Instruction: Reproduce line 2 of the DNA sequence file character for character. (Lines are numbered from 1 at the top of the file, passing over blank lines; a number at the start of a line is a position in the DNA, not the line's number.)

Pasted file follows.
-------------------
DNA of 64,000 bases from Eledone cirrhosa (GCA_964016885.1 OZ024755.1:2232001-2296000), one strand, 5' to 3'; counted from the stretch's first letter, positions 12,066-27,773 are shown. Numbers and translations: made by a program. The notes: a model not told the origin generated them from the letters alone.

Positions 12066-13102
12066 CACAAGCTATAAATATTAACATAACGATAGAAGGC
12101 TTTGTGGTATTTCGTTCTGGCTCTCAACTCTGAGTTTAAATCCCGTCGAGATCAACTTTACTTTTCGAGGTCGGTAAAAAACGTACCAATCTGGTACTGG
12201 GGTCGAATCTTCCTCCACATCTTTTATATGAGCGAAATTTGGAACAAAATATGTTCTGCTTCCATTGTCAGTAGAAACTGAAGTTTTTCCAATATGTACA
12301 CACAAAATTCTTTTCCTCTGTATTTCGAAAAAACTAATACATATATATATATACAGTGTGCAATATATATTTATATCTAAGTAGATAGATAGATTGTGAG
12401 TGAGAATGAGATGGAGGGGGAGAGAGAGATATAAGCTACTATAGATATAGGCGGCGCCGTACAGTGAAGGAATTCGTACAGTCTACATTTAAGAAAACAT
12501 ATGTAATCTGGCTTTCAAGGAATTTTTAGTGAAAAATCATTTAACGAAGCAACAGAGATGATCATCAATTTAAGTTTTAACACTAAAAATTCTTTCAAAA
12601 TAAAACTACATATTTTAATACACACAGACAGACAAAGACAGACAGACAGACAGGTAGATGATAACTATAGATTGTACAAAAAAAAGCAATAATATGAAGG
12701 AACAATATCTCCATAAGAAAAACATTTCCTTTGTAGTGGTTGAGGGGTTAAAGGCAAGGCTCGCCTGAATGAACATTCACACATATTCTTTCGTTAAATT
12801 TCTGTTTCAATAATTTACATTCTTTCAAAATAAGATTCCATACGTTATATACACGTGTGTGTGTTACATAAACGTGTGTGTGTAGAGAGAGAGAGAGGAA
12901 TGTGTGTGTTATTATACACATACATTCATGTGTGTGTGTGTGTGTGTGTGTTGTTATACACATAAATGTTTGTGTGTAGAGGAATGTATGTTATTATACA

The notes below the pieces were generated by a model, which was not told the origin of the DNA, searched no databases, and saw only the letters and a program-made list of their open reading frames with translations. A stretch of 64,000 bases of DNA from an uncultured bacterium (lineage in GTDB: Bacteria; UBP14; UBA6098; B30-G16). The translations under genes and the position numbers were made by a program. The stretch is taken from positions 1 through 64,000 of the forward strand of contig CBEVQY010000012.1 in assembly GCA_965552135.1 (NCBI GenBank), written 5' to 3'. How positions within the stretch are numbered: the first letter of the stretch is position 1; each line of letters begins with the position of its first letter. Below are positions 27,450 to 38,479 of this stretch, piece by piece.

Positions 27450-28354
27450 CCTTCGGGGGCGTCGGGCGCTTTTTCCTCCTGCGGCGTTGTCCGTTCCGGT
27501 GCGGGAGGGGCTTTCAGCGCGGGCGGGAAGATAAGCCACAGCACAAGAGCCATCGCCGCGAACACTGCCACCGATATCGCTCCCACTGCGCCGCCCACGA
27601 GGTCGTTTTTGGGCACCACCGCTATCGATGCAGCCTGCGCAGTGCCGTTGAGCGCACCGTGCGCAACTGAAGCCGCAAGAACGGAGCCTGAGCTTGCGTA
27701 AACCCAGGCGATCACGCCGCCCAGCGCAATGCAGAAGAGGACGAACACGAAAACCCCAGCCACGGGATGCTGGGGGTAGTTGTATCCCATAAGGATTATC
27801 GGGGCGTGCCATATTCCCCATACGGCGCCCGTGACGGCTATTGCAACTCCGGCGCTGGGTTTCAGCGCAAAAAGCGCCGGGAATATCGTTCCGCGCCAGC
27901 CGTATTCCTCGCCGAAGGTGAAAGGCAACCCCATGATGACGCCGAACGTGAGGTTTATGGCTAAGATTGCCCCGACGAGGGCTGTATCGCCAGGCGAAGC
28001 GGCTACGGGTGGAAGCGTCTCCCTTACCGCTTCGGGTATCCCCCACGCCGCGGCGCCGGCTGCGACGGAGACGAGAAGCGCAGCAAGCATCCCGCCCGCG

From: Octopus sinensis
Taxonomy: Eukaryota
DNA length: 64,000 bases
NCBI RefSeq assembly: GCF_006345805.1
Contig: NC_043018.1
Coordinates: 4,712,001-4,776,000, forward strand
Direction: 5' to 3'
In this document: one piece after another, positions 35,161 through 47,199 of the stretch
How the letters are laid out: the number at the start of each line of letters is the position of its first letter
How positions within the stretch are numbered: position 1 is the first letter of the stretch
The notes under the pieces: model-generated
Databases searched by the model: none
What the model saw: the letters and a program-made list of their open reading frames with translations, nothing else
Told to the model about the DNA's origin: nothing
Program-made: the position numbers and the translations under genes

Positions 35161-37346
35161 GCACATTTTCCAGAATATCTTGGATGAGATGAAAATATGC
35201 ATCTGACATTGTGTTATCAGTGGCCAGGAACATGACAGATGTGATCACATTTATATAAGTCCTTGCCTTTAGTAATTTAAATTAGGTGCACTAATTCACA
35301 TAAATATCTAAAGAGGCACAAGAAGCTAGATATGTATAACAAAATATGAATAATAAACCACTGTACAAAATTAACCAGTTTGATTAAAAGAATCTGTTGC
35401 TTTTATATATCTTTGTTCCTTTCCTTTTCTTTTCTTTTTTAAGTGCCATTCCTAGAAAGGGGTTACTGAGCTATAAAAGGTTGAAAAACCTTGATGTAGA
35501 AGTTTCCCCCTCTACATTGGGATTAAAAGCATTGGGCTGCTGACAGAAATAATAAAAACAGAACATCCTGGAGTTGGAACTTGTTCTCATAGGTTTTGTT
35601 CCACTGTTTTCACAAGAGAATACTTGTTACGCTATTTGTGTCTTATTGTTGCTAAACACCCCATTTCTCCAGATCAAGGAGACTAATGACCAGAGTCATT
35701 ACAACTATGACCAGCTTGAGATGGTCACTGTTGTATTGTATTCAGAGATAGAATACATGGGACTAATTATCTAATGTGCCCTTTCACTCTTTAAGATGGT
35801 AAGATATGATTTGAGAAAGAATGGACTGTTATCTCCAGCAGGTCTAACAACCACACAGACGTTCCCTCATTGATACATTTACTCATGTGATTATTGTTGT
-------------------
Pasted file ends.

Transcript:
Positions 12066-13102